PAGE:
This was an article I wrote for 2600 Magazine, and frankly, I'm surprised they ran it. It's a little "lame" as "hacker" subjects go, but it covers an important issue that parents especially should be aware of when it comes to their kids being on the Internet. Be sure and read my comment after this article as well.

When Is Your INTERNET Birthday?

by The Cheshire Catalyst

an article published issue 17:1 (Spring 2000) of 2600 Magazine

When is your Internet birthday? Sure, you know what date you were born on. In fact, just about everyone knows. But should they? You might be John Smith (and lost among all the other John Smith's out there), but if you're the John Smith born in 1955 on May 23, then they pretty much know which one is you.

Have you been entering any of those "Internet contests"? The one's that want your life history? It's a good bet they want to track you, and what you purchase on the Web. They ask your Date of Birth (DOB) for a couple of reasons. One of them is to determine if you were born more than 18 or 21 years ago (and are therefore "legal" to contract for goods & services over the Web).

Have you considered coming up with an "Internet Birthday" just to keep them on their toes? It's simple to do. First look up your Astrological Sign. If you were born in May,you are either a Taurus (which came in at the end of April), or a Gemini, which started on the 21st of the month, and continues into June. Since our mythical Mr Smith was born on the 23rd, he would be a Gemini. In order to stay a Gemini, he would claim that his birthday is the 31st - the last day of the month. If he were born before the 21st, he'dclaim May 1 as his birthday. (You Pisces people in February should just claim February 28, and not play with leap years!)

The net is a pretty insecure medium, and three things can pretty much get you into all the trouble anyone wants to get you in. Your name, Social Security number, and date of birth. By using your Internet DOB, Someone might have a harder time causing mischief with your identity if they can't find your real DOB. And if you find yourself in an Internet Relay Chatroom with someone, you're not misrepresenting your astrological sign. (some of these people take it really seriously, and would be very upset if you were misrepresented when they told their astrologer about you)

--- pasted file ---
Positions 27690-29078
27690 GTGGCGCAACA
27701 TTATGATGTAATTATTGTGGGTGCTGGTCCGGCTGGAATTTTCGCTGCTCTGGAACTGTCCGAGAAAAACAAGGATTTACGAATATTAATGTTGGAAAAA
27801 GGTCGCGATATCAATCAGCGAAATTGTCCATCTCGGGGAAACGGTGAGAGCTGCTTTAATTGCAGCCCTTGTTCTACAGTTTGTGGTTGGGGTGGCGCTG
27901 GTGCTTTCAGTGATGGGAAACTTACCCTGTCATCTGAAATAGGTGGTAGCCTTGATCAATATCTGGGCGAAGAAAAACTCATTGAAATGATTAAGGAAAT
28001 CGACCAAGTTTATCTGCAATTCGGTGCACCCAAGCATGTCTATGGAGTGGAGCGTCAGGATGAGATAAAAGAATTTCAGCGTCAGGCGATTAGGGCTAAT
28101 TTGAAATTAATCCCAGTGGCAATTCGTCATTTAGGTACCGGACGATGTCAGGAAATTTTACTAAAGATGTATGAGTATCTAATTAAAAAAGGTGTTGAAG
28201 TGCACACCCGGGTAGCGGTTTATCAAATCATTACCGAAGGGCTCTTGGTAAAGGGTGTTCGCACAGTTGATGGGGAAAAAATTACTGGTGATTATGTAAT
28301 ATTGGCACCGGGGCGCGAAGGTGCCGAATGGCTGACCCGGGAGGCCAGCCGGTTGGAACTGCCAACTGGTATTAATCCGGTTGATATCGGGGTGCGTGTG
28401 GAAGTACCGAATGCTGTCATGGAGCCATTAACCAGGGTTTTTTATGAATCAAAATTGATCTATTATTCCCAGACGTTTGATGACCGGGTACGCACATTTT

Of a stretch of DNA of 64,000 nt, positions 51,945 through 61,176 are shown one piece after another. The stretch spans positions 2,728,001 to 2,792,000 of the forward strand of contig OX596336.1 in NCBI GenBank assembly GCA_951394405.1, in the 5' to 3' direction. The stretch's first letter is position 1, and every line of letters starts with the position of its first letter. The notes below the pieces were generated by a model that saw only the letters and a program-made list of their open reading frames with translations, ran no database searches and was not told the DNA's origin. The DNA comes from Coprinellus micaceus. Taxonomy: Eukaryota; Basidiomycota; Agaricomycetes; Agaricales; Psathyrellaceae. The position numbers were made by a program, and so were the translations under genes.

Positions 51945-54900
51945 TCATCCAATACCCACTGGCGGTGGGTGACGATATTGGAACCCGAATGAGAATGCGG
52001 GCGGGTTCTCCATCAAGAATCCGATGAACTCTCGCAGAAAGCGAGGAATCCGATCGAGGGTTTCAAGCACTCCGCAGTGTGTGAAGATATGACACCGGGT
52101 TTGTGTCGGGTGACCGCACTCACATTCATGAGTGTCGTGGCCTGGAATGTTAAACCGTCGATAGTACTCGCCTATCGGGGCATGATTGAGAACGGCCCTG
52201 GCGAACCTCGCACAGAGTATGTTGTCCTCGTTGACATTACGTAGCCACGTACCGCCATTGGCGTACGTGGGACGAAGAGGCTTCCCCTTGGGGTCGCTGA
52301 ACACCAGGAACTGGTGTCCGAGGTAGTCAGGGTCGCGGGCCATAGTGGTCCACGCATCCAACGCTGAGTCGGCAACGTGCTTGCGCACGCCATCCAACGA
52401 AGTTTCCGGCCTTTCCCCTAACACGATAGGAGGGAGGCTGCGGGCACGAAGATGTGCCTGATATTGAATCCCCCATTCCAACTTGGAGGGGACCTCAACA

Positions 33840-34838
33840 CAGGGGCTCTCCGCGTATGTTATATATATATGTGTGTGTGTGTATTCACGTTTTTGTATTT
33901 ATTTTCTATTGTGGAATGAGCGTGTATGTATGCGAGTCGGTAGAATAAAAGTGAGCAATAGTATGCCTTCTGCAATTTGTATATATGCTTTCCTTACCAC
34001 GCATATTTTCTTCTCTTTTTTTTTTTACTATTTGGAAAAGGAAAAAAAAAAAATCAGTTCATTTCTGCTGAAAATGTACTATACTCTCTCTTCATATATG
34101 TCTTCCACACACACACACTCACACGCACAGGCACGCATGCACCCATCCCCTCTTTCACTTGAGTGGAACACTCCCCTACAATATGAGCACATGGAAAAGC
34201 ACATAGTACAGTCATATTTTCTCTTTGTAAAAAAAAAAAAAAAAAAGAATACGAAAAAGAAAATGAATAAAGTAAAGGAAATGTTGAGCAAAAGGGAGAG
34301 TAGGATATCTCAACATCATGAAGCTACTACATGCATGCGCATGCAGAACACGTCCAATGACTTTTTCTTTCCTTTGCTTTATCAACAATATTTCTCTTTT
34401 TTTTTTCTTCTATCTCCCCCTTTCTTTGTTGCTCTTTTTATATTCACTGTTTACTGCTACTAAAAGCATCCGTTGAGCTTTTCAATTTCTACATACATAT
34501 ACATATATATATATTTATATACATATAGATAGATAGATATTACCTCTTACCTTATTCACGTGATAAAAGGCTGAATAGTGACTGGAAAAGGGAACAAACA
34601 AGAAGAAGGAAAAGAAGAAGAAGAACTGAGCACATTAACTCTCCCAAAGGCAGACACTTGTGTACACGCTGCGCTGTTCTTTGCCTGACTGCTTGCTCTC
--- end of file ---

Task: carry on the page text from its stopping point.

But most people asking for your DOB these days have no real reason to have it. So there's no real reason to give it to them. Just let them know you're of legal age, and let it go at that. Unfortunately, it isn't that easy, because some of the Form scripts won't get past the CGI (Common Gateway Interface) program that's checking that all the blanks are filled it. You have to fill something in, if only to get past the software.

If your real birthdate is actually the 1st or the last of the month, enough of us poor paranoids will be climbing on your band wagon that they probebly won't be sure it's really you by the time we're through. Offsetting your DOB by a day or two wouldn't hurt, though, and you can just claim it's a typo. Sure, your real date of birth is on umpteen legal documents, and already in the hands of the majority of agencies, credit bureaus, drivers license offices, and what all, but that's no reason to make it easier for the johnnie-come-lately's that might be sniffing the net just now.

If you're not entering data on a Secure Page (with the little locked lock showing around the edge of your browser somewhere), then you shouldn't be entering your real DOB anyway. Parents should especially tell their kids about their Internet Birthday, and that they should let you know whenever anyone has asked them for it. It might just be that Tony the Tiger wants to send a birthday coupon for Frosted Flakes, but it might be someone masquerading as Tony with less than good intentions.

We old 60's hippies used to say, "Just because you're paranoid, doen't mean they're not out to get you". You don't have to give them the ammunition they need to make you paranoid. Have fun on the net, and enjoy seeing who sends you Birthday Greetings on your "Internet Birthday"!

Return to The Cheshire Catalyst's Home Page.

Visit 2600 Magazine.

Attend H2K2 (or HOPE 2002),the fourth HOPE (Hacker's On Planet Earth) Conference, 2002 July 12 - 14.

Besides your Internet Birthday, you should consider the topic of your Mother's maiden name. Since people usually give this information to their bank, this shouldn't be given out casually. I suggest using a masculine first name on the Internet, such as "Eric". If anyone asks about it, you narrow your eyes, grimace, and growl, "Eric brought me up, Eric gets the credit!"   Most people will immediately "backpedal", and say, "Hey, didn't mean to touch you off. Sorry, I didn't know!"

Why Eric? It's an old "Monty Python" routine, where the all fellow's pets are named Eric. There's Eric the Dog, Eric the cat, he even has a pet bee. No, it's name is "Eric The Half-Bee", because he had an accident".

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